Seeing the boys' and girls' uniformed groups reminded me of Church Parades I attended when I was a Cub.  I was surprised to realise that I had no clue at that time what Church Parade was about, and amused to note that modern day members do not seem to be taught how to march.

At the War Memorial, we and a couple of hundred others observed our two minute's silence, witnessed the playing of last post and the laying of wreaths, offered prayers, and remembered the fallen.  It became a much more meaningful event.

The War Memorial bears the names of those from our village who gave their lives.  The realisation of that grounded the event, making more real the fact that real people, local people belonging to families that still live here and remember their fallen, had left their homes and loved ones and given their lives so that we could know and enjoy peace in our land.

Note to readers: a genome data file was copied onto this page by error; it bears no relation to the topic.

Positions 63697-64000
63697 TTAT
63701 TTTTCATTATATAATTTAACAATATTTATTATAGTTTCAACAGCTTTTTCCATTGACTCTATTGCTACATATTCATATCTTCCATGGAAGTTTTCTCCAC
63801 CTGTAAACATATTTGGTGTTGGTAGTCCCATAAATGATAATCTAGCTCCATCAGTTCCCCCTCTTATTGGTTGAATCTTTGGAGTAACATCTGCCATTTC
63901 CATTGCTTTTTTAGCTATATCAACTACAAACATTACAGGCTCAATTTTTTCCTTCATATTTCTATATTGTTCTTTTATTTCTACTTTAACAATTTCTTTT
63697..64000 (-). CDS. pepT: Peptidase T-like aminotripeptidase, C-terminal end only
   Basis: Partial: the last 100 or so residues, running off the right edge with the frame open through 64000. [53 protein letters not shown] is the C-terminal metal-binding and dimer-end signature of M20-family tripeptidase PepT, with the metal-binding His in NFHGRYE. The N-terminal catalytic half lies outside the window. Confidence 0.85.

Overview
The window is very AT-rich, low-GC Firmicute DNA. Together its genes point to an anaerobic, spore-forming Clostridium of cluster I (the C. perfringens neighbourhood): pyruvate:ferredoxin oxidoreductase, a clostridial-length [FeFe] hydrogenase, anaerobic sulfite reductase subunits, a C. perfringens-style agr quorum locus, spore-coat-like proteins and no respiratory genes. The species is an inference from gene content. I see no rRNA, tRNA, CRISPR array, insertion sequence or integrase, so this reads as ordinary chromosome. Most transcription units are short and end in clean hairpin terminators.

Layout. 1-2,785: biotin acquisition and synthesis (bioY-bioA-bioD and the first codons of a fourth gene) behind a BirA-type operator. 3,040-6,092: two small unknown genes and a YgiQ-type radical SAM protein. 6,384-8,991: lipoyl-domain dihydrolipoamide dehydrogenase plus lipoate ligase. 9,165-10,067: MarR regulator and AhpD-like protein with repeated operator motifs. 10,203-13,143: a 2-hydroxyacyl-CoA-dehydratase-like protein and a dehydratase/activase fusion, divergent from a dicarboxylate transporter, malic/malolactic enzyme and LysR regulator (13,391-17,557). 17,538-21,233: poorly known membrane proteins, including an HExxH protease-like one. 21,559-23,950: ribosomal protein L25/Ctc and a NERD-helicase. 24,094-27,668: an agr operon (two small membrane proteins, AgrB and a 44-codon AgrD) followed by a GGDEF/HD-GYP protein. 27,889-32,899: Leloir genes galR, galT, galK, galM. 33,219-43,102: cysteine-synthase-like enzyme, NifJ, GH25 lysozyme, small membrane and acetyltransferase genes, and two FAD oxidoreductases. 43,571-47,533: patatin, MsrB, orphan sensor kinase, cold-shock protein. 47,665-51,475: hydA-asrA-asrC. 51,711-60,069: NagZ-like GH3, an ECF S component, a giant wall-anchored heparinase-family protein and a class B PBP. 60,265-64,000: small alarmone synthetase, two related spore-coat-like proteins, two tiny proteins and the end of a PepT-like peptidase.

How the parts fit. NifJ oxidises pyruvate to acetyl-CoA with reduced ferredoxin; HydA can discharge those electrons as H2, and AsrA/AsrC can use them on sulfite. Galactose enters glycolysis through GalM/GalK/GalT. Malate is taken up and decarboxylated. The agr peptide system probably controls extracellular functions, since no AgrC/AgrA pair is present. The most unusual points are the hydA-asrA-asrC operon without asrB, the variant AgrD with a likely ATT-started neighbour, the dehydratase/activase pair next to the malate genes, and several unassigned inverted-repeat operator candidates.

I thought about the futility of war, its waste of life and the lost potential, all for the vanity of evil men bent on oppression and conquest.  If only we could find some other way to settle differences, or even just accept them...

I thought also about those who did not die in war or conflict, who survived maimed, or even unscathed but who nonetheless sacrificed their youth, and who have since born the mental scars of their experiences.  I remembered my grandfather who fought as an infantryman at the Somme and in other battles in the First World War, rose to the rank of acting Major in the Home Guard during the Second, but died 21 years ago at the age of 98.  Though he survived, I believe his children lost the father he could have been, and I the grandfather, as a result of his experiences in the trenches.